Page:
7th Inning Stretch?

The longest baseball game in Major League history occurred on April 18, 1981 between the Pawtucket Red Sox and the Rochester Red Wings with the Red Sox winning 3 to 2.   It was 33 innings long and lasted over 8 hours.  Each year about 9% of Major League Baseball games go into extra innings.[1]

Sports analogies are common on Wall Street.  A few analysts have mentioned that the market is currently in the 7th or 8th inning because of its historic rise and current valuation.  They’re speculating that the end is near.

Of course, no one knows when or how the stock market’s run will end.  The fans who attended the Red Sox v. Red Wings baseball game thought they’d see a 9-inning game not knowing it would continue for another 24 innings!  Those who stayed for the entire game endured the equivalent of 3 ½ games.

Stocks can continue to rise despite what people think about the duration of the bull market or their current valuation.  What should you do if you’re concerned about an overvalued market? Here are few suggestions.

  • Asset Allocation. The current rise in the stock market may have pushed your asset allocation beyond your risk level.  Let’s say you purchased an equal amount of the DFA Core Equity I Fund (DFEOX) and the DFA Intermediate Government Fund (DFIGX) Fund on March 1, 2009.   At the end of October your mix is now 77% stocks and 23% bonds.  This is a wide deviation from your original 50%/50% portfolio.  In this case you need to rebalance your portfolio back to your beginning asset allocation.[2]
  • Bonds. Adding bonds to your portfolio will reduce the risk in your portfolio. During the Great Recession the S&P 500 fell 53%.  A portfolio with 50% stocks and 50% bonds fell 26%.[3]   The bonds reduced the risk by about 50%.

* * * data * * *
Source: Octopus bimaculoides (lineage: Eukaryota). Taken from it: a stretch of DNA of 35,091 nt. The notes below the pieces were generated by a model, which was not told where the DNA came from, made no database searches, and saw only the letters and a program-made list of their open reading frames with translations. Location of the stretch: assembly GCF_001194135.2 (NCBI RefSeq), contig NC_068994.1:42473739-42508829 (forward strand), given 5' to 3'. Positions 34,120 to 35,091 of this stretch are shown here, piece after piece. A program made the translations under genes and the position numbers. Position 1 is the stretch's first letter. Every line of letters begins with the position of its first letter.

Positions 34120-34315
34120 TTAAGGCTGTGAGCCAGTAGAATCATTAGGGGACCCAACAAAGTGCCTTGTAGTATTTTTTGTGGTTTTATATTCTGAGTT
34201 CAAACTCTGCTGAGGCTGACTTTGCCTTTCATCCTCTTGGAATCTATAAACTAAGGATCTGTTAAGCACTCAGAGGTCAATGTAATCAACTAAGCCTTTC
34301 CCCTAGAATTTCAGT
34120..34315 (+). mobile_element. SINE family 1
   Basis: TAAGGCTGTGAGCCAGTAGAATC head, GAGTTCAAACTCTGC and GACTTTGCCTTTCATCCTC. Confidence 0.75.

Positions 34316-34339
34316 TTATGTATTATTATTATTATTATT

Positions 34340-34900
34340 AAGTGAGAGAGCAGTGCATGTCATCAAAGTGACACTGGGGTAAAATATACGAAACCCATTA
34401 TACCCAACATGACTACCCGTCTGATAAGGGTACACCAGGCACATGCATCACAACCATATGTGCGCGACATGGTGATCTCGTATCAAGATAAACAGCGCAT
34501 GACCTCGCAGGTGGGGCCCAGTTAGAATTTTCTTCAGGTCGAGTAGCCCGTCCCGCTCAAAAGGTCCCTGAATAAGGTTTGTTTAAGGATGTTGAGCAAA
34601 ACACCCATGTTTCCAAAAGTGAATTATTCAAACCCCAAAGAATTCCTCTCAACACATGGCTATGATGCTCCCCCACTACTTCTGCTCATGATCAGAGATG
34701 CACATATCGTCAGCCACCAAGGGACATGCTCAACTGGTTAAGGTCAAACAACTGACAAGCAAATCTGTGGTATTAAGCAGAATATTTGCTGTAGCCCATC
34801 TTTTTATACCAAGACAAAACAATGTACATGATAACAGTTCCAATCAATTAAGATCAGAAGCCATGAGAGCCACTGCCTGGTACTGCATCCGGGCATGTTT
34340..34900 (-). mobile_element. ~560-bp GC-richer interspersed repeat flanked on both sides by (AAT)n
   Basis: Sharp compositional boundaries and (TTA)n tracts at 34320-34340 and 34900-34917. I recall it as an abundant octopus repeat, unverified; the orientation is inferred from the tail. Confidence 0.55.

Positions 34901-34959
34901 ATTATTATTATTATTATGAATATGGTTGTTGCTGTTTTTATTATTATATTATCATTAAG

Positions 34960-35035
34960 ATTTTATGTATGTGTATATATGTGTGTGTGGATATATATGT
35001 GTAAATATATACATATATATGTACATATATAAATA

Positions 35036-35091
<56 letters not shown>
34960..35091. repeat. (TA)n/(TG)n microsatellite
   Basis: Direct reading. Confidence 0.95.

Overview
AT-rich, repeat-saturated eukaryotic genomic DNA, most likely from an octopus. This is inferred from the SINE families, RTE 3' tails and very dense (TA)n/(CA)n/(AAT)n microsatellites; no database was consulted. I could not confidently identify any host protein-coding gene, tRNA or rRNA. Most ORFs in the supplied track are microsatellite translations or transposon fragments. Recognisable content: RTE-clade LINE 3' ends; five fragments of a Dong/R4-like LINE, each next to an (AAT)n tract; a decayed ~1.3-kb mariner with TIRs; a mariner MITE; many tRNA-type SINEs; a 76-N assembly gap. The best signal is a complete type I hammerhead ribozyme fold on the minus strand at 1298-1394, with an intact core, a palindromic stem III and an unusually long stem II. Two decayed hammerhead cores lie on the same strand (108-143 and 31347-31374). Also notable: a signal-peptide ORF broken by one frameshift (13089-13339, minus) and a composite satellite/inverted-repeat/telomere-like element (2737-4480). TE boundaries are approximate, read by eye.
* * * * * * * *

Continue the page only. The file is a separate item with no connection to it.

• International. The international markets have done well in 2017 and their current valuations are still attractive.  The capitalization of the United States stock market is about 54% of the world markets with the remainder of the global markets accounting for 46%.   Buying stocks from the U.K., China, Japan, Australia and other countries will diversify your portfolio.[4]   From 1997 to 2016 the U.S. stock market finished in the top spot only once, in 2014.
  • Alternatives. Real estate, gold, and currencies may make sense for a portion of your account.  A weighting of 3% to 5% is recommended.  Alternatives and commodities may offer account protection and an inflation hedge.
  • Cash. Cash is good short-term investment if you’re concerned about a dip in the market.  It will help cushion your account if stocks should fall.  It will also allow you to buy stocks at a lower price.  Long-term, however, cash will lose value because of taxes and inflation.

Baseball is a meandering game with no time clock.  The stock market has no time clock either and it can continue to run indefinitely.  Grab a hot dog, a bag of peanuts, and a drink and enjoy the long-term trend of the stock market.  Play ball!

But do not overlook this one fact, beloved, that with the Lord one day is as a thousand years, and a thousand years as one day. ~ 2 Peter 3:8

Bill Parrott is the President and CEO of Parrott Wealth Management an independent, fee-only, fiduciary financial planning and investment management firm in Austin, TX.  For more information please visit www.parrottwealth.com.

November 28, 2017

Note:  Past performance is not a guarantee of future returns.  Your returns may differ than those posted in this blog.  Investments are not guaranteed.

 

[1] https://www.beyondtheboxscore.com/2017/8/5/16093390/extra-innings-time-how-long-how-many-average-rule-change, Devan Fink, August 5, 2017.

[2] Morningstar Office Hypothetical Tool.

[3] Riskalyze.

[4] Dimensional Funds 2017 Matrix Book.

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